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How bailout would play out

The government on Friday began to assemble what could be the biggest-ever U.S. bailout, sketching plans to ask Congress for broad authority to restore confidence in financial markets by rescuing banks from bad debts and taking over worthless mortgages and other distressed debt and assets.

Here are answers to some questions about the plans and earlier financial bailouts. Associated Press

Q. How would it work?

Absent details, it's hard to say exactly. It still isn't clear whether the government would buy just the bad mortgages or actually take possession of foreclosed properties and banks themselves. Treasury Secretary Henry Paulson indicated that there would be some government entity to oversee the process.

In the late 1980s, the government set up the Resolution Trust Corp. to help clean up the savings and loan crisis. It acquired defaulted mortgages, foreclosed real estate and other assets of nearly a thousand failed S&Ls and slowly sold them off, restoring order and stability to the system.

It followed the Reconstruction Finance Corporation, a Depression-era relief program formed in 1932 by President Hoover that tried to inject liquidity into the market by giving loans to banks and other businesses.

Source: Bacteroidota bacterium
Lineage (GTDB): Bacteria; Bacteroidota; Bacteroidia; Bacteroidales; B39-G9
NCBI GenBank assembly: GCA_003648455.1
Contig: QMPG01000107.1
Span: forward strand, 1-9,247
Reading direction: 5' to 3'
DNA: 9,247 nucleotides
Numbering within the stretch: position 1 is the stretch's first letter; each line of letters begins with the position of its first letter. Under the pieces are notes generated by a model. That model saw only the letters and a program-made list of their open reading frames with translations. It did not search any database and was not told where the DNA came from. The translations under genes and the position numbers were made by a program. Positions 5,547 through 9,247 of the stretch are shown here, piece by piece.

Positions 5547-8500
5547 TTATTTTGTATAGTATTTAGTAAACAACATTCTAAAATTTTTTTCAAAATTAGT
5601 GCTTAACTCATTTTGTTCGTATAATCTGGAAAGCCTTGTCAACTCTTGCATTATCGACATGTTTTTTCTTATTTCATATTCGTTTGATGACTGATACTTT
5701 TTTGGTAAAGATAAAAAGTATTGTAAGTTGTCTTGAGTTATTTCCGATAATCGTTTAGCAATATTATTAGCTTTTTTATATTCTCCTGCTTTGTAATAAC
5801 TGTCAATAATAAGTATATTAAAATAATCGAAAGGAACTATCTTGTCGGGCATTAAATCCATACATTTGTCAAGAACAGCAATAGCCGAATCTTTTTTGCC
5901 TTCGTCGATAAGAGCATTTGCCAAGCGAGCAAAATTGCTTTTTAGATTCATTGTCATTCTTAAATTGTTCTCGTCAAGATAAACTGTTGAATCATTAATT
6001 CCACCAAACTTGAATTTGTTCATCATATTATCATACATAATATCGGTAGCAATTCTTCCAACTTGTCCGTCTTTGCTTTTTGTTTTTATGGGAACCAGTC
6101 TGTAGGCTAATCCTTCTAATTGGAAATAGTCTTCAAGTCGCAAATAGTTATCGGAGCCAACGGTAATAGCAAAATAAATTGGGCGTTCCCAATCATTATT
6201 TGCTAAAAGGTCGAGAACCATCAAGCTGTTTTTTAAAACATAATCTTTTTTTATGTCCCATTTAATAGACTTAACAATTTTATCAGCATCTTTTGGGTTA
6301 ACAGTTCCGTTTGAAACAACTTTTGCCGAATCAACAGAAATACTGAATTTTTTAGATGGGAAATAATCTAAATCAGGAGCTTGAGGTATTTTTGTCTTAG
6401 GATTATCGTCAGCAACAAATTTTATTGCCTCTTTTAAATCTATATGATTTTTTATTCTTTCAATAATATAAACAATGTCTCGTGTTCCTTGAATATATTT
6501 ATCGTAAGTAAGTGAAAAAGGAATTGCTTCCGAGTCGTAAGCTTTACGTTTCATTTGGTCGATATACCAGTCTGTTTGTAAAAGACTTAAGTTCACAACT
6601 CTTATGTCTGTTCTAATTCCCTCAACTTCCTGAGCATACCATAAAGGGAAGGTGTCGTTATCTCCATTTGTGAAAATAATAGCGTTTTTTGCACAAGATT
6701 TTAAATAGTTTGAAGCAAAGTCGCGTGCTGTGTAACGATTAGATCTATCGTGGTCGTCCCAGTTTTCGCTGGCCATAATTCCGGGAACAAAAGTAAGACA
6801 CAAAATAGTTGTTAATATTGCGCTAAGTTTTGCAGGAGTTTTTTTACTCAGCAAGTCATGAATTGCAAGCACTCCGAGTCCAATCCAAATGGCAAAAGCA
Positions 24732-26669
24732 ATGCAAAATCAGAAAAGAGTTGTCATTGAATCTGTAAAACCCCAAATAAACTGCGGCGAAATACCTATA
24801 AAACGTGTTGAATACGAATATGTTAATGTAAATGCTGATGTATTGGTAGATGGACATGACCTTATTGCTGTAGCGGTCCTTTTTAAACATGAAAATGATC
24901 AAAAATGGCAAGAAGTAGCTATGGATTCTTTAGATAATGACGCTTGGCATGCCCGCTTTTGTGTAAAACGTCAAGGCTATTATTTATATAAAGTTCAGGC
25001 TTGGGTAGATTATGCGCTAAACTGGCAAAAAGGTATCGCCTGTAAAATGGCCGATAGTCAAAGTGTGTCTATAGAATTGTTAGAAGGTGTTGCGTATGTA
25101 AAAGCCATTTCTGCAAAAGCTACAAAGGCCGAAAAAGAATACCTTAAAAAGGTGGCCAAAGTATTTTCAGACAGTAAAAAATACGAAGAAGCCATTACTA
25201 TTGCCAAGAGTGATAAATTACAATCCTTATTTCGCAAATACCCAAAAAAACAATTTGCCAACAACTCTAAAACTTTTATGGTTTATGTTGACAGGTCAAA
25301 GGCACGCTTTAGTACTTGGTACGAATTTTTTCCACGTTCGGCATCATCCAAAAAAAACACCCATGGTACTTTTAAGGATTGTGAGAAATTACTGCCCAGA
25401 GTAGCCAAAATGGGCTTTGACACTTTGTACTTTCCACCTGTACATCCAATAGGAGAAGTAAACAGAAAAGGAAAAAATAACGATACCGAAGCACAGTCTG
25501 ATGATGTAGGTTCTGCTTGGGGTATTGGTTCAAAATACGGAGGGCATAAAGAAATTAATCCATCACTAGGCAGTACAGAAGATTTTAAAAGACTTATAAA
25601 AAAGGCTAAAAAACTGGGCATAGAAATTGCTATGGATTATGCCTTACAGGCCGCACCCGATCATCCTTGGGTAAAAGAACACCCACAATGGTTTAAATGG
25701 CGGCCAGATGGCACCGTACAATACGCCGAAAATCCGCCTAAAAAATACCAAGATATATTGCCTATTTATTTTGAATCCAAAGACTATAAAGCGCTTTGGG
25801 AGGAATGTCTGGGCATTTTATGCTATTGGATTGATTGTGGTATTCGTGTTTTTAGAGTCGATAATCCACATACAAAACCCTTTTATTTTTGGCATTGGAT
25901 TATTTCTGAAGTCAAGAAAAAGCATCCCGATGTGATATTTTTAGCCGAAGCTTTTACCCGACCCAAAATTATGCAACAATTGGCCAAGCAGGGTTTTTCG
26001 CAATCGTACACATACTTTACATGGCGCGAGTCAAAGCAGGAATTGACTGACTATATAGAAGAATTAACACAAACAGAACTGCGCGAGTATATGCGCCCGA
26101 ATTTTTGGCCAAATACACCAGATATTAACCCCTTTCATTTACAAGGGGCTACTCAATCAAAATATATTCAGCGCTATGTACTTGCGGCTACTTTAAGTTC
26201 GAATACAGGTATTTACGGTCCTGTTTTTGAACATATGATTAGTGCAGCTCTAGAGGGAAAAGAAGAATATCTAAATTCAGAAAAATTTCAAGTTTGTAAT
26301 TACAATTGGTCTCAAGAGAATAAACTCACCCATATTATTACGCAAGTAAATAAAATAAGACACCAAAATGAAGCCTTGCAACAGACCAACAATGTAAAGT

Q. Who would pay?

Paulson and President Bush indicated there would be significant exposure to taxpayers. Paulson said the program would cost “hundreds of billions” of dollars. The exact cost would depend on how many companies are “rescued” or taken over, and how far home prices fall. Resolving the S&L crisis took six years and $125billion in taxpayer money – roughly equal to $200 billion in today's dollars.

Some economists have suggested cleaning up the present mess could cost more. But the proposal aims to identify problems before failures occur.

Q. Who is supporting such an approach?

Bipartisan support seems to be building on Capitol Hill. On the campaign trail, Democratic presidential nominee Barack Obama said it was critical that leaders in both parties work in concert. “Truly, we are all in this together,” he said. GOP presidential candidate John McCain said leaders should put aside partisan differences and “any action should be designed to keep people in their homes and safeguard the life savings of all Americans.”

McCain has also proposed a separate plan to set up a new agency that would work with troubled financial companies and, in extreme cases, could take control of the companies and their assets.

Q. How does this affect savings and checking accounts, certificates of deposit and money-market accounts?

Through the 75-year-old Federal Deposit Insurance Corp., every savings account, checking account and certificate of deposit is insured by the federal government for up to $100,000. The government on Friday agreed to extend similar protection, at least temporarily, to money-market mutual funds.

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